The situational approach to job satisfaction complements the person focused perspective. This line of research concentrates on the working conditions and the working environment. Prominent representatives of this approach are Herzberg and Mausner (1959) and Hackman and Oldham (1976). Herzberg and Mausner (1959) investigated factors that influence job satisfaction in positive or negative ways. Hackman and Oldham (1976) developed a job characteristics model to investigate job satisfaction. The existence of unions and their impact on job satisfaction has been studied by Freeman (1978), Borjas (1979) and Farber (1987). Neuman et al. (1989) were able to show that job enlargement has a positive effect on job satisfaction and Spector (1997) identified various facets of job satisfaction. Results regarding the influence of salary vary. Whereas Judge et al. (2010) found just a small correlation between pay and job satisfaction, Cornelissen et al. (2011) found significant evidence for an impact of pay on job satisfaction.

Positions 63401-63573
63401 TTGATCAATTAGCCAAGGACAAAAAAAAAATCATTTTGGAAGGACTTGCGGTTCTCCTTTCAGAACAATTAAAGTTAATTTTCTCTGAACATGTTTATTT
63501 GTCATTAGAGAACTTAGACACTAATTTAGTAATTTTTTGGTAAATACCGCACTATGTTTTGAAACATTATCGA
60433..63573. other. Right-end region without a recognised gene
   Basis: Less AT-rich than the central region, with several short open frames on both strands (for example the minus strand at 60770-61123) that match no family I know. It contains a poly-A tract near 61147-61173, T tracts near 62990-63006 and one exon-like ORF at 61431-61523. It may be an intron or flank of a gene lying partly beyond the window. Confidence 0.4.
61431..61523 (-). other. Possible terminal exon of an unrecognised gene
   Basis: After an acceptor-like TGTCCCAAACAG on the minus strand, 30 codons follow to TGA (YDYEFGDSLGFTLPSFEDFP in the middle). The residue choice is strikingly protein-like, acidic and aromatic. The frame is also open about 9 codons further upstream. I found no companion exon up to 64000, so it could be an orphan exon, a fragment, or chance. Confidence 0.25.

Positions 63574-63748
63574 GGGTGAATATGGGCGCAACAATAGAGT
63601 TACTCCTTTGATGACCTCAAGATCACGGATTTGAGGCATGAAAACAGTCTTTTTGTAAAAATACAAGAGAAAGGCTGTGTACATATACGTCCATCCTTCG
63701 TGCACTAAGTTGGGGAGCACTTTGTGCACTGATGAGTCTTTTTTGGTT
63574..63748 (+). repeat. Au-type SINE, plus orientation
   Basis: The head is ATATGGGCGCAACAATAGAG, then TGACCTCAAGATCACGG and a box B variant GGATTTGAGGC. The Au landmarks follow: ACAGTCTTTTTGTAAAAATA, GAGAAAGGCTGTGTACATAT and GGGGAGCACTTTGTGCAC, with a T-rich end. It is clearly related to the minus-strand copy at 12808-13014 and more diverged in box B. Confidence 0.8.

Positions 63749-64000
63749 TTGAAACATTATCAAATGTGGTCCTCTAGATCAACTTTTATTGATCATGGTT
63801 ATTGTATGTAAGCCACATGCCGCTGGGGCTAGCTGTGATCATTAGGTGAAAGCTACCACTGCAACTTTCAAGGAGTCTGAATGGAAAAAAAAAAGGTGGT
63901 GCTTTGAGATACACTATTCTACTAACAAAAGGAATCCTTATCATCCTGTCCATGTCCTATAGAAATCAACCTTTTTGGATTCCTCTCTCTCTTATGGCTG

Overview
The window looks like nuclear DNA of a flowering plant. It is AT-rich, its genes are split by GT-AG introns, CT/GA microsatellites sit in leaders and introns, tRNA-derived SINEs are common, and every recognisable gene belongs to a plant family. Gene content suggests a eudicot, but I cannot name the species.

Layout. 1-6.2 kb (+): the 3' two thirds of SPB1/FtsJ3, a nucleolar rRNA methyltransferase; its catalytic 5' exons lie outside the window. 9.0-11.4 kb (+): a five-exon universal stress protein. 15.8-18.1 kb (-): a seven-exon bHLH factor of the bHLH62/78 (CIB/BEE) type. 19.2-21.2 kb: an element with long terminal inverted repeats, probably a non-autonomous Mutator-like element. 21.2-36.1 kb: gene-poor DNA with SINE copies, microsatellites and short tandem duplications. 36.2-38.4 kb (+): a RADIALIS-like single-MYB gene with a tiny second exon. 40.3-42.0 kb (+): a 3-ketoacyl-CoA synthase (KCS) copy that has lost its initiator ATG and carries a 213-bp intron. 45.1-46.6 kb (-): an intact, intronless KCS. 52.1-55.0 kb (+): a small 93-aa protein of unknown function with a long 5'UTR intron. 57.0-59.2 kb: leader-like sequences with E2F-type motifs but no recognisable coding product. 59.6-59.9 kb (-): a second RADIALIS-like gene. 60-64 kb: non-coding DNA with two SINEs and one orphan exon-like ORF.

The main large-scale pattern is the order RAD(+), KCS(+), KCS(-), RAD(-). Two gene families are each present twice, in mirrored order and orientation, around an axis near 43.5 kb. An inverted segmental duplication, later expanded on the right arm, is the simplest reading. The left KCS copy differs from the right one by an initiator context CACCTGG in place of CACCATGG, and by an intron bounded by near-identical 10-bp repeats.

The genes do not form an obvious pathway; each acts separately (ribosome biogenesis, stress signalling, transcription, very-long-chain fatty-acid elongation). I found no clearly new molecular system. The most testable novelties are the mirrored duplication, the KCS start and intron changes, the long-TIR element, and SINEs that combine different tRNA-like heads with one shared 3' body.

The interactional approach to job satisfaction integrates the dispositional and the situational approach to job satisfaction. It suggests that the employee’s dispositions have an indirect effect on the behaviour of the employee through the interaction of the individual and the work environment (Magnusson, 1999). Therefore, the dispo- sitionally influenced perceptions of the environment can affect job satisfaction as an attitude, while the situation itself might play an important role as well (Mischel and Shoda, 1998). Summarising the most important aspects mentioned above, the following definition of job satisfaction will be used:
“Individual job satisfaction is a work-related attitude that reflects the extent to which an employee evaluates certain aspects of his or her job – such as co-workers, the supervisor, career opportunities, the organisation, and working conditions – as beneficial to him or her.”